A third aspect of the invention is a field effect transistor switch circuit comprising: first, second, third, and fourth switch terminals; a first field effect transistor a pair of the main electrodes of which are connected respectively to the first switch terminal and the second switch terminal; a second field effect transistor a pair of the main electrodes of which are connected respectively to the second switch terminal and the third switch terminal; a third field effect transistor a pair of the main electrodes of which are connected respectively to the third switch terminal and the fourth switch terminal; a fourth field effect transistor a pair of the main electrodes of which are connected respectively to the fourth switch terminal and the first switch terminal; a first resistor connected between the control electrode and any one of a pair of the main electrodes of the first field effect transistor; a second resistor connected between the control electrode and any one of a pair of the main electrodes of the second field effect transistor; a third resistor connected between the control electrode and any one of a pair of the main electrodes of the third field effect transistor; and a fourth resistor connected between the control electrode and any one of a pair of the main electrodes of the fourth field effect transistor.

According to this configuration, the control electrode voltages of the first, second, third, and fourth field effect transistors are controlled, whereby the ON/OFF states of the first, second, third, and fourth field effect transistors are controlled. As a result, the electric conduction between the first, second, third, and fourth switch terminals is switched arbitrarily.

When the first and third switch terminals are used as switch input terminals, the second and fourth switch terminals serve as switch output terminals. In contrast, when the second and fourth switch terminals are used as switch input terminals, the first and third switch terminal serve as switch output terminals. Further, when any one of the first through fourth switch terminal is used as a switch input terminal, the other switch terminals serve as switch output terminals. In contrast, when any one of the first through fourth switch terminal is used as a switch output terminal, the other switch terminals serve as switch input terminals. A pair of the main electrodes the field effect transistor are composed of a source and a drain, while the control electrode is composed of a gate. The electrodes connected to the first through fourth switch terminals may be either sources or drains of the first through fourth field effect transistors. This is because field effect transistors used in switching application have a symmetric configuration essentially, and hence the source and the drain are equivalent to each other. Accordingly, although one end of each of the first, second, third, and fourth resistors is connected to the gate of each of the first, second, third, and fourth field effect transistors, respectively, the other end may be connected to either the source or the drain.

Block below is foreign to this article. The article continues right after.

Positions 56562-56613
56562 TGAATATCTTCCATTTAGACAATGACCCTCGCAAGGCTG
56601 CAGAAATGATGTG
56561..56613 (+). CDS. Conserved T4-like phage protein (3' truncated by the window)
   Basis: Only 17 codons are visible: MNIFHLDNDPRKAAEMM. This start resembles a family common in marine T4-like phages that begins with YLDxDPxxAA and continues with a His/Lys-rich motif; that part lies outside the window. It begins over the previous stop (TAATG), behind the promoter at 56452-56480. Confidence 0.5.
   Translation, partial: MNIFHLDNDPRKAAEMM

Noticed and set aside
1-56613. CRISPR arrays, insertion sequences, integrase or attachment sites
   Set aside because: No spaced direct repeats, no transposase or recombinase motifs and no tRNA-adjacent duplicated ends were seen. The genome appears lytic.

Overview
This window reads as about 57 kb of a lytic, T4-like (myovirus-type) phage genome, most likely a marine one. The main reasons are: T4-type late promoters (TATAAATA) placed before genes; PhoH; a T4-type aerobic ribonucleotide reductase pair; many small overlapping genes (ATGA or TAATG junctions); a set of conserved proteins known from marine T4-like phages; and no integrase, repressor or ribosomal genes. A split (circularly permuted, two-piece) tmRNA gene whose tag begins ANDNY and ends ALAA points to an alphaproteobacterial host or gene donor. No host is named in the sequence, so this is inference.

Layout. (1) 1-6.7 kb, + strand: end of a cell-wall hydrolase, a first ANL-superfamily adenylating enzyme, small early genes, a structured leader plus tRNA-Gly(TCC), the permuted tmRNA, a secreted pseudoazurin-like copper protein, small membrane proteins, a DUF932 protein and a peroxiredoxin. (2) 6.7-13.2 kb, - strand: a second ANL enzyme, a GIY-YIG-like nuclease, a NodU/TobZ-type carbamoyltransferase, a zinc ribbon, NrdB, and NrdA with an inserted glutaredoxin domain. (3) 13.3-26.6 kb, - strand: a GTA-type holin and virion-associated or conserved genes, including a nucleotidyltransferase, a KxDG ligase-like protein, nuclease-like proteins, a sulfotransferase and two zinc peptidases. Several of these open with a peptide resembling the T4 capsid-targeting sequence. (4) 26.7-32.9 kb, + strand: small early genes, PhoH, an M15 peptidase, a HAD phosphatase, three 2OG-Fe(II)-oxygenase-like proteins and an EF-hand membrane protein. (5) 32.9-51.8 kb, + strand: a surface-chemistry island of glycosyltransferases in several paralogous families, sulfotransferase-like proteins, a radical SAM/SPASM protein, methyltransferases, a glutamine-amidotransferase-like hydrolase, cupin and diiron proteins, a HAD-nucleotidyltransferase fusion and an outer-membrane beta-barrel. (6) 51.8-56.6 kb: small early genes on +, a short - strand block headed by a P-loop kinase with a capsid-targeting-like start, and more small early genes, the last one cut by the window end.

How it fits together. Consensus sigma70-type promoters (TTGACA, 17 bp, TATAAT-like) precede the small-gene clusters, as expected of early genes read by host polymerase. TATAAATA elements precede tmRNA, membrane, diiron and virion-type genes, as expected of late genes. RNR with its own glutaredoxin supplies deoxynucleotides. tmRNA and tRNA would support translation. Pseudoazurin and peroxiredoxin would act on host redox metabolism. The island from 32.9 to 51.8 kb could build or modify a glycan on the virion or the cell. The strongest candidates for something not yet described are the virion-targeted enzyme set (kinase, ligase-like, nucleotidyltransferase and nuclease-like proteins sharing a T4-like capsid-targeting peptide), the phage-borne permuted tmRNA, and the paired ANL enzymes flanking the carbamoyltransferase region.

Each of the first, second, third, and fourth resistors is connected between the control electrode and any one of a pair of the main electrodes of each of the first, second, third, and fourth field effect transistors. As a result, the potentials of the first, second, third, and fourth switch terminals are fixed by the first, second, third, and fourth resistors. By virtue of this, the DC potentials of the first, second, third, and fourth switch terminals do not rise, whereby ON/OF switching is performed normally, even when a signal having a large amplitude is inputted to any one of the first, second, third, and fourth switch terminals, thereby the depletion layer of any one of the first, second, third, and fourth field effect transistors expands due to electron trapping effect.

Thus, without increasing the number of serial field effect transistor stages (that is, using the same number of stages), ON/OFF switching is performed normally even for input signals having larger amplitudes. Resistors occupy a smaller area on the circuit chip than field effect transistors and capacitances. Thus, the overall size is reduced.

In the above-mentioned configuration, each of the first, second, third, and fourth field effect transistors may be composed of a serial circuit of a plurality of field effect transistors.

According to this configuration, since each of the first, second, third, and fourth field effect transistors is composed of a serial circuit of a plurality of field effect transistors, ON/OFF switching is performed normally even for input signals having larger amplitudes.